In light of the foregoing, it is clear that the court that hears the proceedings that are rendered abortive by the death or incapacity of a Judge retains full jurisdiction and discretion to entertain, afresh, all stages of the pending proceedings. The late Judge had not, as argued by Mr Biti, become functus officio following the referral of a constitutional matter to this Court because the request for the referral, pending determination of the question referred to this Court, represented an incomplete stage of the proceedings before the court. It evidently became abortive upon the death of the Judge who had intended to rely on the resolution by this Court in the finalisation of the matter before him.
Assuming, arguendo, that this Court determines the present constitutional matter referred to it, and, as a consequence, remits the matter to the court a quo together with its determination, the question that would immediately arise is whether another judge of the High Court would have the jurisdiction to resume the proceedings from where the late Makomo J left. The answer must lie in the negative. Although the court a quo had determined the request for the referral of a constitutional matter to this Court, a second Judge of that court who takes over the matter cannot competently start from the point where the late Makomo J left the matter. The obvious reason, well articulated in the above authorities, is that the part-heard hearing before Makomo J became abortive upon his death. Thus, even if the constitutional matter is determined by this Court, another Judge cannot complete a part-heard hearing that is terminated by operation of law. It is for this reason that the High Court retains full jurisdiction in regard to all stages and incidents of the hearing, including any prospective request for the referral of a constitutional matter to this Court on similar grounds.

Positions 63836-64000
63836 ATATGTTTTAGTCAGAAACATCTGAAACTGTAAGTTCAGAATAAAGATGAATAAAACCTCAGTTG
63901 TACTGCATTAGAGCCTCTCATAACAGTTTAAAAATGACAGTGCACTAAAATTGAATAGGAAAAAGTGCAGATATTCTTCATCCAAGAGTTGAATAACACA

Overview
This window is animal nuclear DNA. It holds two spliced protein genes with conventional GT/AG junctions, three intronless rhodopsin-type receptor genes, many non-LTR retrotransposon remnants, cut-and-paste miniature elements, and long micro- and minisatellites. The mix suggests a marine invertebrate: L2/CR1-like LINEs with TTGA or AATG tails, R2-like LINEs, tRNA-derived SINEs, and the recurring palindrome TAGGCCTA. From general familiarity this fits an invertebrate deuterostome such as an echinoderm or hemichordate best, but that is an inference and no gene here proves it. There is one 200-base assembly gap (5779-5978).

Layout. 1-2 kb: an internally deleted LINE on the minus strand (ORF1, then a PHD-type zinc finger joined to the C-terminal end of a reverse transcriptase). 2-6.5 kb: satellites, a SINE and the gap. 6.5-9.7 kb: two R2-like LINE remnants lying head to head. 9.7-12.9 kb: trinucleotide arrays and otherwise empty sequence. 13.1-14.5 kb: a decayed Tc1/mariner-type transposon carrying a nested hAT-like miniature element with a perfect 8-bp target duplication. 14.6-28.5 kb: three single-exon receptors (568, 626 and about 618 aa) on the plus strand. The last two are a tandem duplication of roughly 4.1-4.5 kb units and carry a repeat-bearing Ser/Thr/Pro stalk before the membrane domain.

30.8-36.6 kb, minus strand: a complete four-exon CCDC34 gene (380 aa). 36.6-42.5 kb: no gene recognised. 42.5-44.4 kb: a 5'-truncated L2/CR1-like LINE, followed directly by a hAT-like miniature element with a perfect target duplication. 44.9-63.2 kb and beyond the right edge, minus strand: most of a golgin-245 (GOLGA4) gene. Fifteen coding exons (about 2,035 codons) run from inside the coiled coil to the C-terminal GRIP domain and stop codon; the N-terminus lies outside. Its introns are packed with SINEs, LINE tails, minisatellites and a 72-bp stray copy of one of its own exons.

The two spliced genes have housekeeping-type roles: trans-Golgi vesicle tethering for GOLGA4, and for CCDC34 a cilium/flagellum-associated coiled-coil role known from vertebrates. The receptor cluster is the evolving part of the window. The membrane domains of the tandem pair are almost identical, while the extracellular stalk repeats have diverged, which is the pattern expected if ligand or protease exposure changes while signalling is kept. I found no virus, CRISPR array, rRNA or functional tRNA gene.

Accordingly, for the additional reason that the presiding Judge a quo has since died, the referral became a nullity. The referral must therefore be struck off the roll and, by operation of law, the trial may be recommenced de novo before a different judge, that is, on the basis of the pleadings filed of record in the matter.
By way of summary, therefore, the referral that is before this Court is invalid for two reasons. First, there having been no special plea of prescription, a constitutional matter relating to the constitutionality of s 70 of the Police Act could not have properly arisen before the court a quo. Second, and in any event, the death of the presiding Judge a quo operated to render any proceedings that were pending before him abortive. It is axiomatic that the proceedings referred to this Court were intended, on remittal, to enable him to determine all the issues arising in the matter before him.
On the question of costs, none of the parties to this matter have sought costs. There is also no cognisable ground on which costs may be awarded in this matter. Although the matter was improperly referred, the settled principle followed by this Court on the question of costs in constitutional matters is that costs are generally not to be awarded unless there are exceptional circumstances warranting a departure from the rule.
In the result, the Court makes the following order:
“The matter be and is hereby struck off the roll with no order as to costs.”
MALABA CJ : I agree
GWAUNZA DCJ : I agree
MAKARAU JCC : I agree
GOWORA JCC : I agree
HLATSHWAYO JCC : I agree
PATEL JCC : I agree
Tendai Biti Law, applicant’s legal practitioners
Civil Division of the Attorney-General’s Office, fourth and fifth respondents’ legal practitioners.